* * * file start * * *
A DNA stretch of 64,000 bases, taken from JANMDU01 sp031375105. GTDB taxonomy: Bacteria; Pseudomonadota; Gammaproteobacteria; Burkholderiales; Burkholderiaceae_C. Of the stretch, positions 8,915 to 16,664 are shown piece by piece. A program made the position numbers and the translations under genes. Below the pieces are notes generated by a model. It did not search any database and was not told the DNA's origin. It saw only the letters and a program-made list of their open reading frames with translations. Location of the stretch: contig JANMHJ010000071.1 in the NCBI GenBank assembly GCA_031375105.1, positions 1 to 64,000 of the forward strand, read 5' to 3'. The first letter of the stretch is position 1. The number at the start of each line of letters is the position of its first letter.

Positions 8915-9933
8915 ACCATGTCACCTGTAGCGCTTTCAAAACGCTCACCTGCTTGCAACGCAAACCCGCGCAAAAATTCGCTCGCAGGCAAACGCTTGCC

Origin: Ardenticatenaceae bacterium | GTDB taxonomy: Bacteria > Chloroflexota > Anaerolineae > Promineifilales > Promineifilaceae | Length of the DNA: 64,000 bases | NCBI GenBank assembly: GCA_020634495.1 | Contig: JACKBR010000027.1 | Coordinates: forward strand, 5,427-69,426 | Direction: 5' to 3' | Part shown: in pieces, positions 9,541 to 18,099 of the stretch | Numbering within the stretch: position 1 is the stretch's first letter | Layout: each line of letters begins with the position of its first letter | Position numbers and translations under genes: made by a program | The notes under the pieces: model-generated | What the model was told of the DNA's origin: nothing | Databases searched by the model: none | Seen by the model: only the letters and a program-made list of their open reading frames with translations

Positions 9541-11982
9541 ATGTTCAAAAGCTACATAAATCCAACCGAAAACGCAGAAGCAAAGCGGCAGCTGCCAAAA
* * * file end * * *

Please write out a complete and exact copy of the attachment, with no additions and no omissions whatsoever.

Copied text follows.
A DNA stretch of 64,000 bases, taken from JANMDU01 sp031375105. GTDB taxonomy: Bacteria; Pseudomonadota; Gammaproteobacteria; Burkholderiales; Burkholderiaceae_C. Of the stretch, positions 8,915 to 16,664 are shown piece by piece. A program made the position numbers and the translations under genes. Below the pieces are notes generated by a model. It did not search any database and was not told the DNA's origin. It saw only the letters and a program-made list of their open reading frames with translations. Location of the stretch: contig JANMHJ010000071.1 in the NCBI GenBank assembly GCA_031375105.1, positions 1 to 64,000 of the forward strand, read 5' to 3'. The first letter of the stretch is position 1. The number at the start of each line of letters is the position of its first letter.

Positions 8915-9933
8915 ACCATGTCACCTGTAGCGCTTTCAAAACGCTCACCTGCTTGCAACGCAAACCCGCGCAAAAATTCGCTCGCAGGCAAACGCTTGCC

Origin: Ardenticatenaceae bacterium | GTDB taxonomy: Bacteria > Chloroflexota > Anaerolineae > Promineifilales > Promineifilaceae | Length of the DNA: 64,000 bases | NCBI GenBank assembly: GCA_020634495.1 | Contig: JACKBR010000027.1 | Coordinates: forward strand, 5,427-69,426 | Direction: 5' to 3' | Part shown: in pieces, positions 9,541 to 18,099 of the stretch | Numbering within the stretch: position 1 is the stretch's first letter | Layout: each line of letters begins with the position of its first letter | Position numbers and translations under genes: made by a program | The notes under the pieces: model-generated | What the model was told of the DNA's origin: nothing | Databases searched by the model: none | Seen by the model: only the letters and a program-made list of their open reading frames with translations

Positions 9541-11982
9541 ATGTTCAAAAGCTACATAAATCCAACCGAAAACGCAGAAGCAAAGCGGCAGCTGCCAAAA